Today is Community Manager Appreciation Day. Now, I have to admit, I don't usually partake in the day all that much. The skeptic in me thinks doing so could be a little self-indulgent and the optimist thinks that we should appreciate great community leaders every day, not merely one day a year. Regardless, in respect of the occasion, I want to delve a little into why I think this work is so important, particularly in the way it empowers people from all walks of life.

    In 2006 I joined Canonical as the Ubuntu Community Manager. A few months into my new role I got an email from a kid based in Africa. He shared with me that he loved Ubuntu and the traditional African philosophy of Ubuntu, which translated to "humanity towards others," and this made his interest in the nascent Linux operating system particularly meaningful.

  • Open Source Mahara Opens Moodle Further Into Social Learning

    Designers, managers and other professionals are fond of Open Source, digital portfolio solution Mahara. Even students are incorporating their progress on specific competency frameworks, to show learning evidence. Mahara and Moodle have a long and durable relationship spanning years, ―so much so that the internet has nicknamed the super couple as “Mahoodle“―. A recent post on Moodlerooms’ E-Learn Magazine documents the fruitful partnership as it adds value to New Zealander Catalyst IT’s offerings.

  • U.S. policy on open source software carries IP risks [Ed: Latest FUD from law firm against Free software as if proprietary software is risk-free licensing-wise?]

Openwashing and EEE

Filed under
Microsoft

Q&A with Arpit Joshipura, Head of Networking for The Linux Foundation

Filed under
Linux
Interviews

Arpit Joshipura became the Linux Foundation’s new general manager for networking and orchestration in December 2016. He’s tasked with a pretty tall order. He needs to harmonize all the different Linux Foundation open source groups that are working on aspects of network virtualization.

Joshipura may be the right person for the job as his 30 years of experience is broad — ranging from engineering, to management, to chief marketing officer (CMO) roles. Most recently he was VP of marketing with Prevoty, an application security company. Prior to that he served as VP of marketing at Dell after the company acquired Force10 Networks, where he had been CMO.

Read more

Leftovers: Gaming

Filed under
Gaming
  • Monumental Failure is absolutely hilarious, a game you just need to try

    The developers of Monumental Failure [Steam, Official Site] sent over a key for me to test out their hilarious and totally historically accurate game about building monuments.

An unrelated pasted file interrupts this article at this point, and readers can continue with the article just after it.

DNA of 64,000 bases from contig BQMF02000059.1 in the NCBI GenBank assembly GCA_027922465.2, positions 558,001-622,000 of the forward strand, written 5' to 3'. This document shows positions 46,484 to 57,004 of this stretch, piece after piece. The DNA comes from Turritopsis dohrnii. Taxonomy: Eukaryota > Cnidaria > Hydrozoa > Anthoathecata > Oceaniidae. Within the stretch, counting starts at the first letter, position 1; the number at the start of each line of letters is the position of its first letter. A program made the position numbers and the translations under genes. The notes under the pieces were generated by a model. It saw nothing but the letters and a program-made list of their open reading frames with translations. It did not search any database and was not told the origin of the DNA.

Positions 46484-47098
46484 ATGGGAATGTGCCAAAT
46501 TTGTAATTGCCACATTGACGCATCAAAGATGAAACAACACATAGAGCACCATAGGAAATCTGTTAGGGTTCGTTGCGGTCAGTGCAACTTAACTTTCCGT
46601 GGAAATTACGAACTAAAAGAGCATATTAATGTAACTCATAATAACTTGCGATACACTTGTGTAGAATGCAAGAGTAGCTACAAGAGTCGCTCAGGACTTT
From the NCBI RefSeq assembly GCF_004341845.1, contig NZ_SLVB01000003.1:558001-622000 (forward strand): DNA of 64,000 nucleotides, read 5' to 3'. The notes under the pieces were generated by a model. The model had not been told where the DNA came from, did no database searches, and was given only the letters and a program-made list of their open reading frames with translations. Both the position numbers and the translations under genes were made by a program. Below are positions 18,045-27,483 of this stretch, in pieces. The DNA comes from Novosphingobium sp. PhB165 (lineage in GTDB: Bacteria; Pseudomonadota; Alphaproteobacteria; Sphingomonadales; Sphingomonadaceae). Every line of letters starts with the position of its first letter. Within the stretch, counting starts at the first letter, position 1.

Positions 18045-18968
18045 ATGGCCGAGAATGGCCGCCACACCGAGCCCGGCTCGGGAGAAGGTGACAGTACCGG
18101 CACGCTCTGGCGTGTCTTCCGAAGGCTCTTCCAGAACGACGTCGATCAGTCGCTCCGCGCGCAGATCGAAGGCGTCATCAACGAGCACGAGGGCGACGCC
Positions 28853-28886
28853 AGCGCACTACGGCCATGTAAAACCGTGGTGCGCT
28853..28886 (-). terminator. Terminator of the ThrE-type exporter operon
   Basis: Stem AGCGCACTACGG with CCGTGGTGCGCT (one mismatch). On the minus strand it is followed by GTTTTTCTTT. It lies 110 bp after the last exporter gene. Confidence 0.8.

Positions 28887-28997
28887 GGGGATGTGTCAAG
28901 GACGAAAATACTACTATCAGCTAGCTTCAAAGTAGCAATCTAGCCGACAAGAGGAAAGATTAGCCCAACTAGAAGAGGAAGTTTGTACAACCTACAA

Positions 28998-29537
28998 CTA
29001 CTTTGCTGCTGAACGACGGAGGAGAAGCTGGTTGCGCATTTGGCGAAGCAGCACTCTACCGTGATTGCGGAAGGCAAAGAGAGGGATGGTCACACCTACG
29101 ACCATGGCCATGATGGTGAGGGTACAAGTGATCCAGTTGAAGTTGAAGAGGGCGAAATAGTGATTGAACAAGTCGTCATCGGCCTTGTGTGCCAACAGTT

I might have been lying about it being historically accurate, since I’m pretty sure they didn’t have jetpacks when this stuff was built.

    You’re controlling two groups of people at the same time, to build a monument. While that doesn’t sound too difficult, you are given the most ridiculous way of building them. From sliding a big statue down a massive slide, to using jetpacks with an item attached by bungee ropes.

  • Some thoughts on the Shadowrun series
  • Unreal Engine 4.15 Preview 1 Brings AArch64 Linux Support

    It's been a while since the last update to Unreal Engine 4, but available today is the first public preview release for UE4.15.

Red Hat News

  • 'Indian IT decision makers adopting open source to go digital'
  • 86% CIOs in India Bank on Open Source for Digital Innovation

    Red Hat, Inc. has announced the results of a commissioned study by Forrester Consulting, on behalf of Red Hat, about the use of open source in digital innovation initiatives in the Asia Pacific region. The results, highlighted in the study Open Source Drives Digital Innovation, revealed that IT decision makers in India are turning to open source to drive digital innovation to support business with new capabilities.

    The research surveyed 455 CIOs and senior IT decision makers from nine countries in Asia Pacific. The insights gathered reflect that 73 percent of respondents from India regard open source as a cost-saving initiative. The survey respondents from India believe that technology innovation is either “very important” or “critical” to their organization’s success.

  • Indian IT decision makers turn to open source: Study